In many respects the peasants of Russia are worse off now than they were before their so-called emancipation in 1861. Formerly they were flogged by their masters, who were however, responsible for their treatment, could not work them to death without being called to account. Now that they have risen to the proud dignity of freemen, nobody is responsible for them ; only if they are unable to pay their taxes, as they generally are unable, they are flogged by the tax-collectors. Stepniak gives an instance of as many as five hundred being flogged in one batch, while there were a thousand waiting to be flogged later on. That is enough to show the farce of the pretended emancipation of the serfs, for which the Czar Alexander II obtained som much undeserved credit.

In all the ages the poor have practically been the slaves of the rich, and it is only a matter of detail whether the condition of the masses is legally recognised as slavery or not. Aristotle was of opinion that society could not exist without slavery, and we can hardly be said to have proved the contrary even yet.

Often the condition of the slaves is preferable when they are legally recognised as such. Henry George relates that in the time of the anti-slavery agitation in America, one of the abolitionist lecturers, who was on a lecturing tour in Great Britain, went to Glasgow, and there after giving a moving account of the condition of the slaves in America, finished up as usual by quoting the rations on which a slave was expected to subsist. He soon found, says Henry George, that this had all the effect of an ant-climax on his audience.

The rod by which the monied classes drive their nominally free slaves is hunger, and the agency by which it is applied is money. As a striking instance of the way in which men have been enslaved in recent times, by the introduction of money among them, Count Tolstoi cites the case of the Fiji islanders. In 1859 the United States Government, under pretence of injuries inflicted upon some of their citizens by Fijians, demanded a large sum of money as compensation. If the Americans had adopted the old plan of violently seizing the inhabitants ad selling them as slaves, all the world would have been shocked. But they simply asked for money and the Fijians had to pay ti somehow. Of course that is not violence, it is the freedom of contract, but the effect is the same. To procure money the unfortunate natives had to sell their land and their labour and were practically reduced to the condition of slaves of the European, Australian and American settlers. The use of money is a cloak for the perpetration of violence. By demanding money without the use of actual force one man can oblige another to work for him, or one nation can enslave another.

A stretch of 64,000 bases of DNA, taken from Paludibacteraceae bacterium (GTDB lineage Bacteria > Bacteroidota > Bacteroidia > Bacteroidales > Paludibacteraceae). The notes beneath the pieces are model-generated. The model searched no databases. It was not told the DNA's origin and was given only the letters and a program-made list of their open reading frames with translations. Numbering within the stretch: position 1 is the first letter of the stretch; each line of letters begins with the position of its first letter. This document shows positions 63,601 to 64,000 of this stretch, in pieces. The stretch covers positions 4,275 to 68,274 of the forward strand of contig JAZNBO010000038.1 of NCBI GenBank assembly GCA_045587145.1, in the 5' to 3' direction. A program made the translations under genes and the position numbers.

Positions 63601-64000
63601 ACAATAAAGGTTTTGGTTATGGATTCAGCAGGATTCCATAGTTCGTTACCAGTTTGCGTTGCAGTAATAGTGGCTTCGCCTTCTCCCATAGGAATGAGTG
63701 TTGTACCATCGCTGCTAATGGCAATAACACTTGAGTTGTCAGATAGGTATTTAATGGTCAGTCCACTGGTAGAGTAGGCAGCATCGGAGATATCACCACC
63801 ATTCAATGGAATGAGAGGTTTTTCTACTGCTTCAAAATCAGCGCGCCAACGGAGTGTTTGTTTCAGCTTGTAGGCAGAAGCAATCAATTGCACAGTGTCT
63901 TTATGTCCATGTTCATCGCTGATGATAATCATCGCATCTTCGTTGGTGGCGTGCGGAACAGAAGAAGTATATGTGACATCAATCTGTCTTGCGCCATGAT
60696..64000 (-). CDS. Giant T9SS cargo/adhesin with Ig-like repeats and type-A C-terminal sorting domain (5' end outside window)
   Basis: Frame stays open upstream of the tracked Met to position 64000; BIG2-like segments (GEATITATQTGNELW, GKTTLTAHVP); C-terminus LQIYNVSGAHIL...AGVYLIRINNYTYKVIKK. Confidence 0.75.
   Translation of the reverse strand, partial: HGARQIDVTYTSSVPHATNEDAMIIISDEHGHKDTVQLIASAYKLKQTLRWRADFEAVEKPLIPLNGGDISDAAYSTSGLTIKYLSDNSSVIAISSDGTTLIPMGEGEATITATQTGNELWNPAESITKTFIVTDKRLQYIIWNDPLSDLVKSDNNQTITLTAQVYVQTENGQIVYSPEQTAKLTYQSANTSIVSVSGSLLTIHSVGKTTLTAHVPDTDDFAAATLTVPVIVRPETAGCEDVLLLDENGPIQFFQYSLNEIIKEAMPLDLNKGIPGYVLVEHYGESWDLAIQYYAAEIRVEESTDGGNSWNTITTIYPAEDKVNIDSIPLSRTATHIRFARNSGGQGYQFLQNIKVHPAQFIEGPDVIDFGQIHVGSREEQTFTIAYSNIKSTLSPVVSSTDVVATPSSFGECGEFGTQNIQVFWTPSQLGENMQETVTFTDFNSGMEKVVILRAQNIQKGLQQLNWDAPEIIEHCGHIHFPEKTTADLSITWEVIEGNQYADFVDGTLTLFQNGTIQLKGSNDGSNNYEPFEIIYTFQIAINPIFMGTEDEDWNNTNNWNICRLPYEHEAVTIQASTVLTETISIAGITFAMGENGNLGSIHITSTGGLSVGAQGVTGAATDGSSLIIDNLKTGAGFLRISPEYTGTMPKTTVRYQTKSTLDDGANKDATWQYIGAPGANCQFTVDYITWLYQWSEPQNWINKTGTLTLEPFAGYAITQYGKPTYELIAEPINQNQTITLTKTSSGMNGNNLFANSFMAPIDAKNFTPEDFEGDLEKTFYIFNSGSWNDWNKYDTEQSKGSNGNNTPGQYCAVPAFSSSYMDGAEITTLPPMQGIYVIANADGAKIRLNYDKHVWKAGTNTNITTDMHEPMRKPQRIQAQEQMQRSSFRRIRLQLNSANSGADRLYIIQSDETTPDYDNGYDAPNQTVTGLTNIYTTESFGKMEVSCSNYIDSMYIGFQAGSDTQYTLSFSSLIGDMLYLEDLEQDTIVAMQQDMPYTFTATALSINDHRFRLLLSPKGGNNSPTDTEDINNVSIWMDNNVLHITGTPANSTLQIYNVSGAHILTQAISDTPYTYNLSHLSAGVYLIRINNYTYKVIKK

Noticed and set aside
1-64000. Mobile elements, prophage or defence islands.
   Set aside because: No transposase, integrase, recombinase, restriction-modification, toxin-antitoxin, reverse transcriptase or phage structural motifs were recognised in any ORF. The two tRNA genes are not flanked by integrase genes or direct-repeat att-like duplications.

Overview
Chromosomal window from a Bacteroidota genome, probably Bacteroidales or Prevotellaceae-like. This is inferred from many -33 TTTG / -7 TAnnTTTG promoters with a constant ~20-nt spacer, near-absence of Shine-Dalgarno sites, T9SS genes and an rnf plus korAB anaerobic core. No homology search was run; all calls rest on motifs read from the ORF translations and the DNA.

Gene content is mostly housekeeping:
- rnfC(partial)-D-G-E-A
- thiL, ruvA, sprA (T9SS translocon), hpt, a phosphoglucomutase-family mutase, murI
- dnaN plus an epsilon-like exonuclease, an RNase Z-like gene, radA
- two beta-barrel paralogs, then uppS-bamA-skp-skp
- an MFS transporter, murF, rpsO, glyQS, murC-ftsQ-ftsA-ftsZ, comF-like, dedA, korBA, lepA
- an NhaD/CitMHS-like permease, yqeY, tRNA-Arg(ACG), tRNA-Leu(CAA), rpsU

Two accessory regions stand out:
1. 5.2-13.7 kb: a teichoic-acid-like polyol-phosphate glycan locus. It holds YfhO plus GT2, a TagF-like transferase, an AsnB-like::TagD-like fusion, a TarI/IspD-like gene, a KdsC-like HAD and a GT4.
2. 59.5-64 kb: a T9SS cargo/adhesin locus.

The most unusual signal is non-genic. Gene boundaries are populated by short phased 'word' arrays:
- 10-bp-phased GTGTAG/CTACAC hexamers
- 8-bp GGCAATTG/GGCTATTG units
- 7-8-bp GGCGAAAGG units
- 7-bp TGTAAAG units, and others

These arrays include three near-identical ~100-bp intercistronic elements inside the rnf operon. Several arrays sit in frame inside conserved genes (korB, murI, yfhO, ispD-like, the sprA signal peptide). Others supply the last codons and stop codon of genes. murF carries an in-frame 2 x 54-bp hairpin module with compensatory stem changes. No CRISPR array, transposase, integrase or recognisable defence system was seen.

Count Tolstoi's remedy is that each man should work for himself, and should cease to be a parasite upon others. Carlyle seems to have meant the same thing, but Tolstoi says plainly what Carlyle expressed in vaguer and more grandiloquent language. No one can misunderstand Tolsoi. He has no notion of the possibility of doing good with wealth ; the idea of making a good use of wealth is to him much like the notion entertained by many defenders of slavery, that if you were a humane slave holder you could do a great deal of good to the slaves. Great wealth in private hands is simply a power to make people work the possessor, to the extent that wealth, and no possible good he can do them can compensate them for the loss of their freedom. Besides, even supposing that millionaires could do any good with their wealth, which could not be much better done by the community as a whole, there is no security under the present system of competition that wealth will fall into the hands of those who are likely to make the best use of it. Indeed the chances are that it will not. Benevolent and philanthropic people (notwithstanding some notable exceptions) are not generally the people who make large fortunes.

There is a complete absence of any suggestion of violence in Count Tolstoi's writings, wherein he differs from many socialists. As an example of the power of non-resistance combined with fearlessness, he quotes the case of the famous Maclay, "who lived among the most bloodthirsty of savages. They did not kill him, they reverenced him and followed his teachings, simply because he did not fear them and treated them always with kindness." The true church he considers to consist of those who follow the commands of Jesus as regards non-resistance to the full extreme ; and he believes that in the end they will prevail, according to the words of Jesus, "Fear not, little flock, for it is your Father's good pleasure to give you the Kngdom."

J. W. BAYLISS, B.A.